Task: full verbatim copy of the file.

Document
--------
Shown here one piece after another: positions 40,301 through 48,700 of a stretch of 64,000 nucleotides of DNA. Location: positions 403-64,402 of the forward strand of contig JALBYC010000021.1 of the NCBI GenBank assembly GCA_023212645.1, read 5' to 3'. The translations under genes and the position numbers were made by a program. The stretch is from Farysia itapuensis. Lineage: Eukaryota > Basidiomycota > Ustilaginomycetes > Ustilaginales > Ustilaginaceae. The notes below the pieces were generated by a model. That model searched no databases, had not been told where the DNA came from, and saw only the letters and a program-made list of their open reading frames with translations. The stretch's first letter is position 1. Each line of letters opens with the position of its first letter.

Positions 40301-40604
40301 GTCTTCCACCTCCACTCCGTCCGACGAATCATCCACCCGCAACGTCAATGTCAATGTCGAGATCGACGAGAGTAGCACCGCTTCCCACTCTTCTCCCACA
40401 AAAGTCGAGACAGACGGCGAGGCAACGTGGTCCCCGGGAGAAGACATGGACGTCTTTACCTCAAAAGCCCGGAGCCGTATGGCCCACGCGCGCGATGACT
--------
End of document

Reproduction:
Shown here one piece after another: positions 40,301 through 48,700 of a stretch of 64,000 nucleotides of DNA. Location: positions 403-64,402 of the forward strand of contig JALBYC010000021.1 of the NCBI GenBank assembly GCA_023212645.1, read 5' to 3'. The translations under genes and the position numbers were made by a program. The stretch is from Farysia itapuensis. Lineage: Eukaryota > Basidiomycota > Ustilaginomycetes > Ustilaginales > Ustilaginaceae. The notes below the pieces were generated by a model. That model searched no databases, had not been told where the DNA came from, and saw only the letters and a program-made list of their open reading frames with translations. The stretch's first letter is position 1. Each line of letters opens with the position of its first letter.

Positions 40301-40604
40301 GTCTTCCACCTCCACTCCGTCCGACGAATCATCCACCCGCAACGTCAATGTCAATGTCGAGATCGACGAGAGTAGCACCGCTTCCCACTCTTCTCCCACA
40401 AAAGTCGAGACAGACGGCGAGGCAACGTGGTCCCCGGGAGAAGACATGGACGTCTTTACCTCAAAAGCCCGGAGCCGTATGGCCCACGCGCGCGATGACT